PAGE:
At the end of the exhibition, a projection room with tables, colored pencils and activity leaflets invited visitors to contribute with their own “flavor stories”. A series of drawings produced by visitors of all ages decorated the walls while IMCCI students and professors discussed the main ideas of the exhibition and shared plans for the development of the “Bodies in Beitou” project. Curator Zoe Yeh also shared a few ideas, including her plan to collect gestures and mannerisms of cultural elements typical of Beitou, such the motorbike taxi drivers.

After the visit, students were free to walk and explore the Beitou area for themselves and start collecting their own narratives for the next steps of the project.

– Written by Clarissa Perrone Butelli



Hong-Gah Museum (English content)

Hong-Gah Museum (Facebook page, Chinese content)

Chen Hsiah-Jung


Kao Ya-Ting

Weed Day

Railways, Hot Springs and History in Xinbeitou

13 March 2019

Beitou Storyteller Field Trip

“Bodies in Beitou” is the common thread along a series of activities for IMCCI students throughout the first half of 2019. The theme is the starting point for next year’s (2020) exhibition at the Hong-Gah museum, in a partnership between the museum and Taipei National University of the Arts. To inspire students in their assignments for this collaboration, professors I-Wen Chang and Hsi-Chuan Liu combined efforts in a two-hour open-air class in Xinbeitou area in Taipei.


photo by Clarissa Perrone Butelli


Well-known for its japanese colonial architecture, Xinbeitou has its history deeply connected to the buildings that sprouted around its green sulphur water hot springs. The remnant buildings and ruins of hot spring hotels that used to cover the region are signs of the scale this business once had: at the peak of its activity, the area offered almost 80 different hotel options for visitors.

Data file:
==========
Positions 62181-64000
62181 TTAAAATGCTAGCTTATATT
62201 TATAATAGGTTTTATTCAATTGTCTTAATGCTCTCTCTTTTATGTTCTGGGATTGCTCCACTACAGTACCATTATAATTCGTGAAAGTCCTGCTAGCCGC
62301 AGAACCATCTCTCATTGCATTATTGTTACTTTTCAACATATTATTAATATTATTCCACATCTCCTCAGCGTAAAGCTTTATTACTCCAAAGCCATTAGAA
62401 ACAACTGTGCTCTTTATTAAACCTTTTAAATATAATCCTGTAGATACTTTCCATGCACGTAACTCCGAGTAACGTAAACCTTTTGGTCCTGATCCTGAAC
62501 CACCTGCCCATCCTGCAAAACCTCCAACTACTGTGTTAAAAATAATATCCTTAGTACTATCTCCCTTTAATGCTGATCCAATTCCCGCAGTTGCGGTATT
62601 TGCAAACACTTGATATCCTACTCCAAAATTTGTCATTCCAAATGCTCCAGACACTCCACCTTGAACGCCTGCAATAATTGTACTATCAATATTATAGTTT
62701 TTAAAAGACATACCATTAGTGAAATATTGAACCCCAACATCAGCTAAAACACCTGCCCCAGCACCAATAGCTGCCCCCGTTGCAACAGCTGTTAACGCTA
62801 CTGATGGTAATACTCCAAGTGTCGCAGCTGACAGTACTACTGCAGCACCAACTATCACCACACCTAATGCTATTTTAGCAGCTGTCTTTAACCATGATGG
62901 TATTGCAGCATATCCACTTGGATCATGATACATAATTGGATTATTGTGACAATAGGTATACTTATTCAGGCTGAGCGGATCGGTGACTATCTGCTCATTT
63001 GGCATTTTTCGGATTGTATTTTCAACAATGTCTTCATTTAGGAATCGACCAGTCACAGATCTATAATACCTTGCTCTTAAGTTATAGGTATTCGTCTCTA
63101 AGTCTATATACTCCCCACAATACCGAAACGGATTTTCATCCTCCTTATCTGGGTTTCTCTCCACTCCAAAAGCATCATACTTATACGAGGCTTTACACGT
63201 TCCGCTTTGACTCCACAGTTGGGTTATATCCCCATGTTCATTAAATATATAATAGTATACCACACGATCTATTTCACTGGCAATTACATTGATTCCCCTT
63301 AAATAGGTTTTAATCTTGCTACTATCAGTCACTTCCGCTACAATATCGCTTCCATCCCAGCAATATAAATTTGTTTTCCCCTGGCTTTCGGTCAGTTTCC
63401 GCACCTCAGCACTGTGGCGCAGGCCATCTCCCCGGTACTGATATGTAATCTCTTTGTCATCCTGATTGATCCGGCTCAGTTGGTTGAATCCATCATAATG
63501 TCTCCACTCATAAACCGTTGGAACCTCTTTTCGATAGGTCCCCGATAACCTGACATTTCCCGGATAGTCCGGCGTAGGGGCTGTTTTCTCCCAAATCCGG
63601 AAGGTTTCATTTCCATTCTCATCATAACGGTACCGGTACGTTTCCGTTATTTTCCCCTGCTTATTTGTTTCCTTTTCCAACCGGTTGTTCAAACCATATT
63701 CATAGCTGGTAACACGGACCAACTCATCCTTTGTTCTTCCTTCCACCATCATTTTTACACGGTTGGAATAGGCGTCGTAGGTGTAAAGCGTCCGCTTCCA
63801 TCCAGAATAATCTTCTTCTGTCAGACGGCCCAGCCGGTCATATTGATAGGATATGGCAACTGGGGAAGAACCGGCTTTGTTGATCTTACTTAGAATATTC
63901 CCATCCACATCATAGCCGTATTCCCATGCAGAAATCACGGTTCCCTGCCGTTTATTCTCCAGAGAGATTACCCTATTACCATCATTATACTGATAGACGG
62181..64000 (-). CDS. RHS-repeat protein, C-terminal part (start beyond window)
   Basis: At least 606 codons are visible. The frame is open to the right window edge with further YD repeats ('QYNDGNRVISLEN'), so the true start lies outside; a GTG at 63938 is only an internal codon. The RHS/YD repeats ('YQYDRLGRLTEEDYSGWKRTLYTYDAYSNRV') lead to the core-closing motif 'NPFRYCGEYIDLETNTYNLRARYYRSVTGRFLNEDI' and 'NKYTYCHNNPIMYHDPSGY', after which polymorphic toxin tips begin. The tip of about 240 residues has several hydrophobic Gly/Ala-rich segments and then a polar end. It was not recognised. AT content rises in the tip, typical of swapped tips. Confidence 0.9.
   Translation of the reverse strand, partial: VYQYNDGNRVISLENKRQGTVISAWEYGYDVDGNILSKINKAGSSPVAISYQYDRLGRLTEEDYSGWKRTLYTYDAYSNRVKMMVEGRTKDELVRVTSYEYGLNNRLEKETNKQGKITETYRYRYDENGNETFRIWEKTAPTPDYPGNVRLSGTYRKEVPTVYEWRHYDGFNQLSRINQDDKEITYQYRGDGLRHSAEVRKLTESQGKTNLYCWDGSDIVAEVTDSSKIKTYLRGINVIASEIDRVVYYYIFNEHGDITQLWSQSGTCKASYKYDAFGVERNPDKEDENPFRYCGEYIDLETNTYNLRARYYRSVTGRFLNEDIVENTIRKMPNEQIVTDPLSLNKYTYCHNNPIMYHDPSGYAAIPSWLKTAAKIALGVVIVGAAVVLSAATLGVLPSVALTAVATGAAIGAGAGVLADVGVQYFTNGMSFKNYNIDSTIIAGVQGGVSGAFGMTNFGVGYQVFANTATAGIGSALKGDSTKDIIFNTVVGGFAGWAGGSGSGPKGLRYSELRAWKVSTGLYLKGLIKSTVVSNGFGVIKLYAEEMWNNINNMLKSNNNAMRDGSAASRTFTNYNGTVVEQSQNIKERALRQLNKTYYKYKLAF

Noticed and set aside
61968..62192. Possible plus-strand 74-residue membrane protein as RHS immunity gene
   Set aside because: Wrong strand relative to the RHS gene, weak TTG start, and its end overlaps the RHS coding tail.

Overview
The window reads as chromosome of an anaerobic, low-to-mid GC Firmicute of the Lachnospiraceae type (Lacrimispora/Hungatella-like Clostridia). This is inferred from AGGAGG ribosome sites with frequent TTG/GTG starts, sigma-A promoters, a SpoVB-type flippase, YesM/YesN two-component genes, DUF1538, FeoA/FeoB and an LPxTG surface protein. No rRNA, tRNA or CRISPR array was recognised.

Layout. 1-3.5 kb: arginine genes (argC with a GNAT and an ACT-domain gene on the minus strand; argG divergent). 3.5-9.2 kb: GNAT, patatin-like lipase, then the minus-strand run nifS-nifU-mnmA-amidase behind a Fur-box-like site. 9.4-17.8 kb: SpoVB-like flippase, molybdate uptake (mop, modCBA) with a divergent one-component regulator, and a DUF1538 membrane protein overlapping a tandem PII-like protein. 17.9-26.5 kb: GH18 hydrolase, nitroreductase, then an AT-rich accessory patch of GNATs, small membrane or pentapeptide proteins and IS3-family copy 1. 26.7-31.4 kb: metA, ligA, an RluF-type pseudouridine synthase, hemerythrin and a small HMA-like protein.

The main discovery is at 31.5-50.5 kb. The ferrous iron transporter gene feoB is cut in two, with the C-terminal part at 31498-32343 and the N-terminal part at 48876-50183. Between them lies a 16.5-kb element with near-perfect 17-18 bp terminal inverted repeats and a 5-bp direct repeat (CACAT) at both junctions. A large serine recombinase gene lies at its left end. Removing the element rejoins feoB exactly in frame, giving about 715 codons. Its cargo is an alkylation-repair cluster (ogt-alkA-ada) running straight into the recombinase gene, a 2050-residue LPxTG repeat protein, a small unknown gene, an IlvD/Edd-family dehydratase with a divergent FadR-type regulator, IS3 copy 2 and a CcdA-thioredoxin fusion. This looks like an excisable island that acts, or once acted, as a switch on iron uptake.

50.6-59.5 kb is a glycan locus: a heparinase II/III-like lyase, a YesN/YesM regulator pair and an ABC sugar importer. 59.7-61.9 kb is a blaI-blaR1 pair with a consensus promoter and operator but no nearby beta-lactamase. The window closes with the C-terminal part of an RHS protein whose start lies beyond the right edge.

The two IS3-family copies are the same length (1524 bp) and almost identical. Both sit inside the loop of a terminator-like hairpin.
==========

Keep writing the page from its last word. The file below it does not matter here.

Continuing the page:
Throughout the tour, students were introduced to local landmarks such as the reconstructed railway station, built in 1916 to cater for the increasing number of visitors to the area.

Xinbeitou was famous not only within city limits: at the golden age of taiwanese cinema – in the 1960s and 1970s – more than a hundred films were produced in the area and have the area as their scenery. Part of this history can be seen in the photos and posters along the Beitou Hot Spring Museum.

The Museum was one of the main sights of the visit and it is an interesting symbol of the rise and decline of the hot spring industry in the region. Inspired by the architecture of its Japanese predecessors, the former public bath house was the largest in East Asia when built. It became an entertainment destination during the Japanese rule and saw its decline with the abolition of licensed prostitution in 1979. Almost two decades after that, the building was found by professors and students of the Beitou Elementary School, who organized an effort to revitalize the local cultural asset. Another two decades later, a restored museum was open to public visitation.


photo by Clarissa Perrone Butelli


Today, details such as different-sized and shaped pools for men and women, the aeclectic mixture of romanesque columns, stained glass windows, japanese tatami mats and other architectural elements offer visitors more than a narrative – they allow for learning with the senses. Switching shoes for soft slippers at the entrance and sitting in the tiled baths and on the open tatami floors are only a few of the experiences that invite students to use more senses than hearing and vision in their learning, and it is a great first step into understanding the idea of “Bodies in Beitou”.

– Written by Clarissa Perrone Butelli




Hot Spring Museum Taipei (English content)

Beitou Storyteller Guided Tours

Voices of the Heart – Rediscovery of Beitou Hot Springs Museum

Beitou Hot Spring Museum 20th Anniversary (English content)